Import Requirements and Documentation in Australia

A Hot Tip about Trade Policy and Regulations in Australia

Last updated: 23 Feb 2011

Importing Goods

The Australian Customs Service has sole jurisdiction to clear imports. Local importers are responsible for obtaining formal Customs clearance for goods. While there are several methods of valuing goods for Customs purposes, the method most frequently applied (transaction value) is based on the price actually paid (or payable) for the imported goods subject to certain adjustments. A major condition for using the transaction value is that there is no relationship between the buyer and seller that may influence the price. Valuation of imported goods can be complex and importers are urged to seek advice from a customs broker or to contact Customs.

 

Goods entering Australia may incur duty, Goods and Services Tax (GST), and/or additional charges. Customs duty rates vary and depend on a number of factors, such as type of goods and country of origin. As stated above, 99% of U.S.-origin goods enter Australia duty free. The importer is still responsible for applicable GST payments. Customs does not require companies or individuals to hold import licenses, but importers may need to obtain permits to clear the goods. The minimum amount of documentation required for Customs clearance comprises a completed Customs Entry or Informal Clearance Document (ICD), an air waybill (AWB) or bill of lading (BLAD), as well as invoices and other documents relating to the importation. Customs does not require the completion of a special form of invoice. Normal commercial invoices, bills of lading, and receipts are acceptable. These documents should contain the following information:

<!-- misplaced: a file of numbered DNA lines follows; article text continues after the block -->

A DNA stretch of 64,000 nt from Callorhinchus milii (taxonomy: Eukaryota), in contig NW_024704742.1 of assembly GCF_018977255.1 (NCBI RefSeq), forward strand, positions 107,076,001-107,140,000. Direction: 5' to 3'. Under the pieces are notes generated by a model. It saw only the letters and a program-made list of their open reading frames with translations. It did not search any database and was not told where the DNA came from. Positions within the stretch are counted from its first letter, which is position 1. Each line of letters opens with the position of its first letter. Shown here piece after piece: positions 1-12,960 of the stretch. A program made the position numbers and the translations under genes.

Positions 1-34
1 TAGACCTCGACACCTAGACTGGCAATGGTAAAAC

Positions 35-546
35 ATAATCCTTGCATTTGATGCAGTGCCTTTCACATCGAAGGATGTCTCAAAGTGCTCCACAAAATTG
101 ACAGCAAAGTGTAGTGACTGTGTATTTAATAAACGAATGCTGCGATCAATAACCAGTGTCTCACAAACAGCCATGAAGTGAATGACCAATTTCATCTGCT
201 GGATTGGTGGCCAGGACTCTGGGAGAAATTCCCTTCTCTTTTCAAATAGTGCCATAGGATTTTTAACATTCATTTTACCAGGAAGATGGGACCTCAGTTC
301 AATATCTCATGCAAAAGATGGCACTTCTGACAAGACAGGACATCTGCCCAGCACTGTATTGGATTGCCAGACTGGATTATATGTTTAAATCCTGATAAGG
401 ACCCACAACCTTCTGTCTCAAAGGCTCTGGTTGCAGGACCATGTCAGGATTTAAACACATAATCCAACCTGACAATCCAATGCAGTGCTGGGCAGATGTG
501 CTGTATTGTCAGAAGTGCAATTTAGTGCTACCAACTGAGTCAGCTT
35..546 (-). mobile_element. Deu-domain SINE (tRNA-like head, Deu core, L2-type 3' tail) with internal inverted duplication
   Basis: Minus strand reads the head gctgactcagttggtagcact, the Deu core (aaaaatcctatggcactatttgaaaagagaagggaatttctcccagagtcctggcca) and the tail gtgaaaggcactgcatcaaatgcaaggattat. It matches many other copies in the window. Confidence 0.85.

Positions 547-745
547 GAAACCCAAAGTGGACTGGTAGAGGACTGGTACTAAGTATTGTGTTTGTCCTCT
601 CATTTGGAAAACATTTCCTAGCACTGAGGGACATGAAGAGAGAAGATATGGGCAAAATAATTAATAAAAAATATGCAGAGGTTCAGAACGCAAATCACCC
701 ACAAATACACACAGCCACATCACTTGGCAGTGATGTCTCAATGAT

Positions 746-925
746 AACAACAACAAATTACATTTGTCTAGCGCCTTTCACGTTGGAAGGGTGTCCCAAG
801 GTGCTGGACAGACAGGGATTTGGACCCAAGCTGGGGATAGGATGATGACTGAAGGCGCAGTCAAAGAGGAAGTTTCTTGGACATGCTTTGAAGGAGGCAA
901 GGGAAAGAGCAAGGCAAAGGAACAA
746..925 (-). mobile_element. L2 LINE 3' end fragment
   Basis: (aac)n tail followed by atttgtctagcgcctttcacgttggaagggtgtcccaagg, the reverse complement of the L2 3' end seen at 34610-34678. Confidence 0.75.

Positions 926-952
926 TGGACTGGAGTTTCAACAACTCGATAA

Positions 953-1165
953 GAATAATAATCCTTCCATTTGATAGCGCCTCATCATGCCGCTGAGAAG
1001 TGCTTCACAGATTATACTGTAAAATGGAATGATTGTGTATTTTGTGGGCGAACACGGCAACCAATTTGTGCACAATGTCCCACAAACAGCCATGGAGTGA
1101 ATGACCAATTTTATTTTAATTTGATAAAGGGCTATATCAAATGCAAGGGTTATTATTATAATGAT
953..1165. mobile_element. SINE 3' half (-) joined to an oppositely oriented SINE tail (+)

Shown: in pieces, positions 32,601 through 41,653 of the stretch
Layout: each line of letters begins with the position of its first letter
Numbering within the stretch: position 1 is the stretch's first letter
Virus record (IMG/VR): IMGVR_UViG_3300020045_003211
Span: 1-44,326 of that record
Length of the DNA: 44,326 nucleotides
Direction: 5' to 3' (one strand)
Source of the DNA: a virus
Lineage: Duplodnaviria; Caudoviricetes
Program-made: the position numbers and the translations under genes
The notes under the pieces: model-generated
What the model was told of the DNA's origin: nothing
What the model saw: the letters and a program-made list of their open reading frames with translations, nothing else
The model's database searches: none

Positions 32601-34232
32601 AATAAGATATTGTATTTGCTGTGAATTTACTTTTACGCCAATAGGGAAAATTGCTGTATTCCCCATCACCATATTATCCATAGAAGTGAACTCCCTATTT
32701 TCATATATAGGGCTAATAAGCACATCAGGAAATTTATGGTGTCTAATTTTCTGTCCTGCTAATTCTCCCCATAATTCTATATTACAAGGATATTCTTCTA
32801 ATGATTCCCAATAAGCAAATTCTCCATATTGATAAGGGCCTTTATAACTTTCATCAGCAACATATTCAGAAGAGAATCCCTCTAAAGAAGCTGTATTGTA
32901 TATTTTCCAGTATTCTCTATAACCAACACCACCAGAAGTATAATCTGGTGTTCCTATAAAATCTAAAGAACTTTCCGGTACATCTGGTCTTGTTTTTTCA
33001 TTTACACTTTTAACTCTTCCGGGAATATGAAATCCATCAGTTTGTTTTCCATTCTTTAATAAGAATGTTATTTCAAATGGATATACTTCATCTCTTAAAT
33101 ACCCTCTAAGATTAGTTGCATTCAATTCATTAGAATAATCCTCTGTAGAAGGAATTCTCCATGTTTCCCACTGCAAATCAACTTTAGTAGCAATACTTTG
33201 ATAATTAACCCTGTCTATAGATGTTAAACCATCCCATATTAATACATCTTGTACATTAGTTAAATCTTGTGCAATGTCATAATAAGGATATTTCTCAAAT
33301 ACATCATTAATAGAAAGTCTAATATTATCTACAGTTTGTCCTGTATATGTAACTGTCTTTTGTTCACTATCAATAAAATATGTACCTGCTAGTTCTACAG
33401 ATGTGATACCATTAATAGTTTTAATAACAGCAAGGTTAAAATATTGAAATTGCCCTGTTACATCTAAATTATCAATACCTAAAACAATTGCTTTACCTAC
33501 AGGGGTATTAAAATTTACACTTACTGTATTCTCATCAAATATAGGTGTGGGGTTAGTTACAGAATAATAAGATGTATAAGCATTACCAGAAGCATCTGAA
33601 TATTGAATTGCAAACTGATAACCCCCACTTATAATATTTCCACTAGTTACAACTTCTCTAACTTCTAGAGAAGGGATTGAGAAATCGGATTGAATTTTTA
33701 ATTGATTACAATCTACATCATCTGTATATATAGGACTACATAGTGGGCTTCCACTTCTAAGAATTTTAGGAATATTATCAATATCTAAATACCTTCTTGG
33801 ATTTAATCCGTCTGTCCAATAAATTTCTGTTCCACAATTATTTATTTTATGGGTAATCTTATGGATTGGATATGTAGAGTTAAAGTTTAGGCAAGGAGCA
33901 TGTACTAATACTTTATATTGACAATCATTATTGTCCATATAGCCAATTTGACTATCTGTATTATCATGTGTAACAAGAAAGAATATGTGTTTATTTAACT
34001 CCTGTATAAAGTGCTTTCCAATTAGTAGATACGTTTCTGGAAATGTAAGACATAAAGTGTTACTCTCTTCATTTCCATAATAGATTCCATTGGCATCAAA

• invoice terms (e.g., FOB, CIF)

• monetary unit referred to on invoice (e.g. AUD, USD)

• country of origin

• name and address of the seller of the goods (Consignor)

 

Some authorities issuing permits required for import publish brochures/pamphlets about their areas of concern. These agency publications may not, however, always reflect current Customs legislation and procedures as they are often modified. It would be advisable to contact a Customs Information Center to check these issues.

 

Goods and Services Tax (GST)

The liability to pay a 10% GST for imports rests with the importer. Payment of GST may not be required for temporary importation of goods. Imported, second-hand goods are treated the same way as any taxable goods and are therefore subject to GST. Under the GST, the amount paid or payable for international transport and insurance is also added to the taxable importation value.

 

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Posted: 06 January 2010, last updated 23 February 2011

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